My Words To Victor Frankenstein Above the Village of Chamounix — Performing Transgender Rage

February 21, 2009

[…] how to harness the intense emotions emanating from transsexual experience — especially rage — and mobilize them into effective political actions.

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The transsexual body is an unnatural body. It is the product of medical science. It is a technological construction. It is flesh torn apart and sewn together again in a shape other than that in which it was born. In these circumstances, I find a deep affinity between myself as a transsexual woman and the monster in Mary Shelley’s Frankenstein. Like the monster, I am too often perceived as less than fully human due to the means of my embodiment; like the monster’s as well, my exclusion from human community fuels a deep and abiding rage in me that I, like the monster, direct against the conditions in which I must struggle to exist.

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Transsexual monstrosity, however, along with its affect, transgender rage, can never claim quite so secure a means of resistance because of the inability of language to represent the transgendered subject’s movement over time between stably gendered positions in a linguistic structure.

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Upon learning its history and experiencing the rejection of all to whom it reached out for companionship, the creature’s life takes a dark turn. “My feelings were those of rage and revenge,” the monster declares. “I, like the arch-fiend, bore a hell within me”.

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Like the monster, the longer I live in these conditions, the more rage I harbor. Rage colors me as it presses in through the pores of my skin, soaking in until it becomes the blood that courses through my beating heart. It is a rage bred by the necessity of existing in external circumstances that work against my survival. But there is yet another rage within.

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A formal disjunction seems particularly appropriate at this moment because the affect I seek to examine critically, what I’ve termed “transgender rage,” emerges from the interstices of discursive practices and at the collapse of generic categories. The rage itself is generated by the subject’s situation in a field governed by the unstable but indissoluble relationship between language and materiality, a situation in which language organizes and brings into signification matter that simultaneously eludes definitive representation and demands its own perpetual rearticulation in symbolic terms. Within this dynamic field the subject must constantly police the boundary constructed by its own founding in order to maintain the fictions of “inside” and “outside” against a regime of signification/materialization whose intrinsic instability produces the rupture of subjective boundaries as one of its regular features. The affect of rage as I seek to define it is located at the margin of subjectivity and the limit of signification. It originates in recognition of the fact that the “outsideness” of a materiality that perpetually violates the foreclosure of subjective space within a symbolic order is also necessarily “inside” the subject as grounds for the materialization of its body and the formation of its bodily ego.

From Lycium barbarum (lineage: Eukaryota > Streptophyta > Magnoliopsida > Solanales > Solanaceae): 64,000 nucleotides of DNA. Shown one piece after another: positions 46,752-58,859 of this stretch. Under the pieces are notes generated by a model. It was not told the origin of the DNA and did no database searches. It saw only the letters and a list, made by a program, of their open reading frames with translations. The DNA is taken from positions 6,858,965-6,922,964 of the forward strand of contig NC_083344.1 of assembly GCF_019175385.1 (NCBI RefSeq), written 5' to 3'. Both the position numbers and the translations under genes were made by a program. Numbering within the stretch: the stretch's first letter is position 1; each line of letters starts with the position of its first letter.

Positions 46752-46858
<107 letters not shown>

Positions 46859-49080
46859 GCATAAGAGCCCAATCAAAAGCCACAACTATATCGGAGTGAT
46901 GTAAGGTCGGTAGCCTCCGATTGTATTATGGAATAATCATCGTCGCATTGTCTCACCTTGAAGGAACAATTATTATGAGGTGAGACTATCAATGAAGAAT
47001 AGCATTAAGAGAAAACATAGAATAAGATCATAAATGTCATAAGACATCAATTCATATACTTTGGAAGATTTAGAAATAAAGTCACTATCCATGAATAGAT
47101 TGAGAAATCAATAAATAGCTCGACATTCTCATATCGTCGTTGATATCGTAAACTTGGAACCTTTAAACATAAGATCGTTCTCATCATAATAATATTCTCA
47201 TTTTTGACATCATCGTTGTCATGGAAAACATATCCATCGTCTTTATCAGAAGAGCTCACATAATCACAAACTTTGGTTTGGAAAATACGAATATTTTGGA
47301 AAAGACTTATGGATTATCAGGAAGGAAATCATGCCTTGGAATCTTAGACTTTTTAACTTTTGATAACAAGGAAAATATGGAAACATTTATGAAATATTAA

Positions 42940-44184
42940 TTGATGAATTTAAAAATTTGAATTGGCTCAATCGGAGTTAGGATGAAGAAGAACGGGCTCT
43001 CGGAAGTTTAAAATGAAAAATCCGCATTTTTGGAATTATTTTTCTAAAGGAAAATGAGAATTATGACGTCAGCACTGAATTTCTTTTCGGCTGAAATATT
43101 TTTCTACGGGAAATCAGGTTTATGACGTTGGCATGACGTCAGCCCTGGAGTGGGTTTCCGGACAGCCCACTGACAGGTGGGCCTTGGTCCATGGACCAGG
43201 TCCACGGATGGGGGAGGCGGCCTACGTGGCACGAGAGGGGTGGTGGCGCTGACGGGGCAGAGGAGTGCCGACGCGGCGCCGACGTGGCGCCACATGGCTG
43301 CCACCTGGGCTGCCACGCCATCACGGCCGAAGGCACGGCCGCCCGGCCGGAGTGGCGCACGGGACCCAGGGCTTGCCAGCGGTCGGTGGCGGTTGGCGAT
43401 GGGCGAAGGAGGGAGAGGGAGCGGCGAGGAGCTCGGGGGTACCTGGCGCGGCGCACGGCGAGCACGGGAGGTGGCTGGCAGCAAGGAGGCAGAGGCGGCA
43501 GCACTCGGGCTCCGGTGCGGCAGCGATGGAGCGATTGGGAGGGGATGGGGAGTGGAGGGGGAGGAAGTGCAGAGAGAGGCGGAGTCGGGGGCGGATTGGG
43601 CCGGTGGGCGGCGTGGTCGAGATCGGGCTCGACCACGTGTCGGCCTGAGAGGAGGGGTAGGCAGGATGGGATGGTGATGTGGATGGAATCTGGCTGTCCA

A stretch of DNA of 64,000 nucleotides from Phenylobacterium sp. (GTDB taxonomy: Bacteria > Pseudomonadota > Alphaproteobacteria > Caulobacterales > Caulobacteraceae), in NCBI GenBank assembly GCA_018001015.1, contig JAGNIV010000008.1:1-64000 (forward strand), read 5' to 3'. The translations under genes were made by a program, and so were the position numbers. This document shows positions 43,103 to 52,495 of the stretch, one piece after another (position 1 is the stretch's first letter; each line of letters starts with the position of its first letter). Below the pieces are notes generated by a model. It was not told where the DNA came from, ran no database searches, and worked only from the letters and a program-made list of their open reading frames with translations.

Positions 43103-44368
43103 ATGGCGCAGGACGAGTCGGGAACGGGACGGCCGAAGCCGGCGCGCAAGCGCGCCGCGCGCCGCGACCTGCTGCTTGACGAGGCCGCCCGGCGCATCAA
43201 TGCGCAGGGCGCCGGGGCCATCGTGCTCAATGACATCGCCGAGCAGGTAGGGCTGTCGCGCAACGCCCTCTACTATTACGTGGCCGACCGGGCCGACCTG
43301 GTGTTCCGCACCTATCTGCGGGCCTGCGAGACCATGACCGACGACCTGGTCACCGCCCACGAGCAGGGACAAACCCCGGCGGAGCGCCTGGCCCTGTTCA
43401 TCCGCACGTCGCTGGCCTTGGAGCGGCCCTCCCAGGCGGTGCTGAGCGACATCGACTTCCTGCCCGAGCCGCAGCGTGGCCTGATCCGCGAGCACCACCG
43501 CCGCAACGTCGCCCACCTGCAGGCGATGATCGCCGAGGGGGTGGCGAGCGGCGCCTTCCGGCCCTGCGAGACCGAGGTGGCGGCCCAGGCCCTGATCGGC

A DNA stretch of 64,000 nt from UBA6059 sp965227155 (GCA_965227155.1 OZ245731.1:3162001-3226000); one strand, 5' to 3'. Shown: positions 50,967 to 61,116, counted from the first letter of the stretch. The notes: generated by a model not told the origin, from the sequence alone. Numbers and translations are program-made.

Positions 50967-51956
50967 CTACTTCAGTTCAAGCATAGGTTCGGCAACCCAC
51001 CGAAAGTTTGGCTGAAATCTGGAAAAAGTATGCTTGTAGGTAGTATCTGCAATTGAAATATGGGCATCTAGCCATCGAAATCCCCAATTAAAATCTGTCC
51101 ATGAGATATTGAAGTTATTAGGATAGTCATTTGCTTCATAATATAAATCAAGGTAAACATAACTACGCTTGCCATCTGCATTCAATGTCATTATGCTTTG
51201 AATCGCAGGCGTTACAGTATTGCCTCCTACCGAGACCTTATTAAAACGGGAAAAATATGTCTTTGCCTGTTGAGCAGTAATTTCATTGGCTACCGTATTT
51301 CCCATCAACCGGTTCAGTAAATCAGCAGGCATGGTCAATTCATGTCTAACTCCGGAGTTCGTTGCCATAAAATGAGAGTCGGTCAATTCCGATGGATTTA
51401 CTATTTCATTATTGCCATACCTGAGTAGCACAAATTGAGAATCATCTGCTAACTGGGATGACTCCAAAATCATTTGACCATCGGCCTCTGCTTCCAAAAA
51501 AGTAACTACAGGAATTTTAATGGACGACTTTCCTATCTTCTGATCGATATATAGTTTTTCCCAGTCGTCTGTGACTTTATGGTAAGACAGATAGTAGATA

This primary rage becomes specifically transgender rage when the inability to foreclose the subject occurs through a failure to satisfy norms of gendered embodiment. Transgender rage is the subjective experience of being compelled to transgress what Judith Butler has referred to as the highly gendered regulatory schemata that determine the viability of bodies, of being compelled to enter a “domain of abjected bodies, a field of deformation” that in its unlivability encompasses and constitutes the realm of legitimate subjectivity. Transgender rage is a queer fury, an emotional response to conditions in which it becomes imperative to take up, for the sake of one’s own continued survival as a subject, a set of practices that precipitates one’s exclusion from a naturalized order of existence that seeks to maintain itself as the only possible basis for being a subject. However, by mobilizing gendered identities and rendering them provisional, open to strategic development and occupation, this rage enables the establishment of subjects in new modes, regulated by different codes of intelligibility. Transgender rage furnishes a means for disidentification with compulsorily assigned subject positions. It makes the transition from one gendered subject position to another possible by using the impossibility of complete subjective foreclosure to organize an outside force as an inside drive, and vice versa. Through the operation of rage, the stigma itself becomes the source of transformative power.

[…]

If this is your path, as it is mine, let me offer whatever solace you may find in this monstrous benediction: May you discover the enlivening power of darkness within yourself. May it nourish your rage. May your rage inform your actions, and your actions transform you as you struggle to transform your world.

From My Words To Victor Frankenstein Above the Village of Chamounix — Performing Transgender Rage by Susan Stryker
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